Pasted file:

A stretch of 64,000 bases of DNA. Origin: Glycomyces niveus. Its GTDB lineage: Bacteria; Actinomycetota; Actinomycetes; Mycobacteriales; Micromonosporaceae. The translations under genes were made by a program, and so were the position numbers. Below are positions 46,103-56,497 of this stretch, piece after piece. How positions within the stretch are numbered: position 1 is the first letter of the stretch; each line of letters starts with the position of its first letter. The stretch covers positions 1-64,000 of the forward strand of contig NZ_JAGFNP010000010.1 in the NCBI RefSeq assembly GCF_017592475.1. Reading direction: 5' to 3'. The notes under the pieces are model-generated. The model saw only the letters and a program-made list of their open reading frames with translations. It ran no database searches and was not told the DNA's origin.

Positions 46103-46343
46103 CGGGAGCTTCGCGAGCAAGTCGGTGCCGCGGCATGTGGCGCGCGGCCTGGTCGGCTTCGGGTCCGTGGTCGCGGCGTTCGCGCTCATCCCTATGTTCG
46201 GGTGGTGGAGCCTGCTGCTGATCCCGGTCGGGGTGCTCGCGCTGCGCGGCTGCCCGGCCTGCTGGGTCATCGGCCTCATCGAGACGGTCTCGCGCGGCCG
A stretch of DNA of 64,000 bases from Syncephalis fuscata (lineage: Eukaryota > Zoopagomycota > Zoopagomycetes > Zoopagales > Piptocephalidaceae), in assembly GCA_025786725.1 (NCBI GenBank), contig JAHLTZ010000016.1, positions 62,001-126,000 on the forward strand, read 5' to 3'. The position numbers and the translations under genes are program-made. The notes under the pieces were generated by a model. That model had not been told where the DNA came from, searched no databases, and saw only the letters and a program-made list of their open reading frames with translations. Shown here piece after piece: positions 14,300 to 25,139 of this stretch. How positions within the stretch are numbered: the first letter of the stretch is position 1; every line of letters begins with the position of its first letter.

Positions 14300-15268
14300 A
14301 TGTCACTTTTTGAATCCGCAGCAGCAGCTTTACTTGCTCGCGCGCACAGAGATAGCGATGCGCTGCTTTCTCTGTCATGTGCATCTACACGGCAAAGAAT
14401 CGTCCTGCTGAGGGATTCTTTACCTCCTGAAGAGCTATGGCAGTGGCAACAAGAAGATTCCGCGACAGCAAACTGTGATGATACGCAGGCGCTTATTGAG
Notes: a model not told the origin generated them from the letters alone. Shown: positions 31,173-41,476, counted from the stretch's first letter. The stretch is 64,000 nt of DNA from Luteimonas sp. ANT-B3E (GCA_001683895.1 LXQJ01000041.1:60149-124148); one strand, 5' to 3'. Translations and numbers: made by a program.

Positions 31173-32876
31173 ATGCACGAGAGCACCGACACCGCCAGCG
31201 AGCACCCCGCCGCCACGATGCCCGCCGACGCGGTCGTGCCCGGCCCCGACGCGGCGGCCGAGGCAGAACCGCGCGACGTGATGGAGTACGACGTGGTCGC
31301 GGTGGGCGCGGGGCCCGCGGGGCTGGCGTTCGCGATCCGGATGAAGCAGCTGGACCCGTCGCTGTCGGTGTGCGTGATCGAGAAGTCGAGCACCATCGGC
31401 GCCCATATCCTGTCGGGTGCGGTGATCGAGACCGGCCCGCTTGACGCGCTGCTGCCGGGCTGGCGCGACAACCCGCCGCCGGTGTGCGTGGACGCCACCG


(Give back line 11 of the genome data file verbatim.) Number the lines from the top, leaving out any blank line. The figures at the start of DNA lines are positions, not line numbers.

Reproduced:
Positions 31173-32876